|When to use a Money Market Fund?
With more recent equity market fluctuations and uncertainty, money market unit trust funds have become synonymous with safe, secure and reliable investments, but there are other risks to consider and therefore it must be carefully considered under what circumstances should you use them?
In simple terms, the money market is where companies, governments and banks raise money by getting short-term loans from investors. In practical terms, all transactions are done electronically through a network of buyers and sellers, sometimes in auctions run by the banks, and there is no central or physical location where the money market exists.
Money market unit trusts are a good tool to use for money in transition or for short-term savings.
“They are an effective ‘parking place’ for your money. They allow you to store money that you will use in the very near future, while getting some returns and keeping the money out of your normal transactional bank account.
Money market funds are quite similar to a fixed deposit account at a bank, but come with some advantages.
First, you can cash out whenever you want, whereas with most fixed deposit accounts, you are locked in for a specified period where you may not withdraw your money immediately. A money market unit trust is more liquid, which is something you should consider when comparing its returns to a fixed deposit from a bank.
A second benefit is that your eggs are not all in one basket. A money market unit trust has investments across lots of issuers, whereas a deposit is only with a single bank where you make the deposit. Even though banks guarantee your deposit, they do sometimes fail. The risk is low, but it is also concentrated.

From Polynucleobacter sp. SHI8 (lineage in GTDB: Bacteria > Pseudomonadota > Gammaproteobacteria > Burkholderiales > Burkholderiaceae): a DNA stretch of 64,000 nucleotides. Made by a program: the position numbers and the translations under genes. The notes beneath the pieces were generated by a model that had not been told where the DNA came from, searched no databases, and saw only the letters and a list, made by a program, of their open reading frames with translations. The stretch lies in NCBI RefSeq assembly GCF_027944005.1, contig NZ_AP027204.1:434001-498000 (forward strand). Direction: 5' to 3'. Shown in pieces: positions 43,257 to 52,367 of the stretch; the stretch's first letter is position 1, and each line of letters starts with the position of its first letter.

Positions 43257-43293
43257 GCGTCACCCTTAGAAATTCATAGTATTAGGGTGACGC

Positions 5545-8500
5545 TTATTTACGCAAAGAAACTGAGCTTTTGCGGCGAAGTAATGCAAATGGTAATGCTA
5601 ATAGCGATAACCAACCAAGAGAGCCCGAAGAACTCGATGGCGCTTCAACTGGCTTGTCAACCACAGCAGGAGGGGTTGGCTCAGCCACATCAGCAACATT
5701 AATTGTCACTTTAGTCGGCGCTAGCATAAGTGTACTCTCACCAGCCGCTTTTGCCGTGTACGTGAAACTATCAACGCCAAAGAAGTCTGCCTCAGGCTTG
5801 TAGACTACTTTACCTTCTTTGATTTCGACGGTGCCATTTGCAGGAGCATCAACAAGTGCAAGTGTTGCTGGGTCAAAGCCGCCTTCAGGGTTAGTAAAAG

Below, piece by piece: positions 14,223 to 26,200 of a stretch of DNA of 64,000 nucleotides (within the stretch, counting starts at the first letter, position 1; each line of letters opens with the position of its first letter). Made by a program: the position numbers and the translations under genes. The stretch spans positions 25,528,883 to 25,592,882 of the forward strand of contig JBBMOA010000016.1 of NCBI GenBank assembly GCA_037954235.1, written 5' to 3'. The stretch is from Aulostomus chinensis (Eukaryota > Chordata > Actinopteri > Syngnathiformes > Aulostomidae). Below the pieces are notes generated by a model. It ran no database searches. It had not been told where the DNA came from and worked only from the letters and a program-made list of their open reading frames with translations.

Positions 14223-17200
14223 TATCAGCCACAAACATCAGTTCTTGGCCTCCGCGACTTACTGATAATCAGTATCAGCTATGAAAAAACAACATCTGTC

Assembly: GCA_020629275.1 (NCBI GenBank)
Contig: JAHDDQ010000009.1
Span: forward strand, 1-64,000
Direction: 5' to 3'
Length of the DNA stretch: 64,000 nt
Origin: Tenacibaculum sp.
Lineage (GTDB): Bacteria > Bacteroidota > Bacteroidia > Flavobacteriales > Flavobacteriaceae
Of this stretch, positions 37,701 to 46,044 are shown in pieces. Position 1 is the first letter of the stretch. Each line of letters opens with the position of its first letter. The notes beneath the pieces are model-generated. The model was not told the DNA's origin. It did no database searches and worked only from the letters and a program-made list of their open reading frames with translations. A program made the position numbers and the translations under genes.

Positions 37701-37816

The downside of money market investments is the silent money killer – inflation. The returns of a money market unit trust often do not keep up with inflation over the long term.
If inflation exceeds the yield, you may not lose a cent from the balance you see on your investment statement, but each cent will buy less as inflation causes prices to rise, the longer you keep your money in the unit trust.
Put differently, money market unit trusts are usually not appropriate for long-term investing, such as saving for retirement or your child’s education, because the risk of inflation is too high, especially in South Africa.
It is therefore critical that you carefully consider a number of factors before splitting your investments into different funds. Your overall investor risk profile needs to also be weighed up against the purpose of the investment and the time horizon in respect of your individual needs. Nothing can be done in isolation, your life and the kind of life you want to live, now and in the future, must match the ultimate investment choices you make.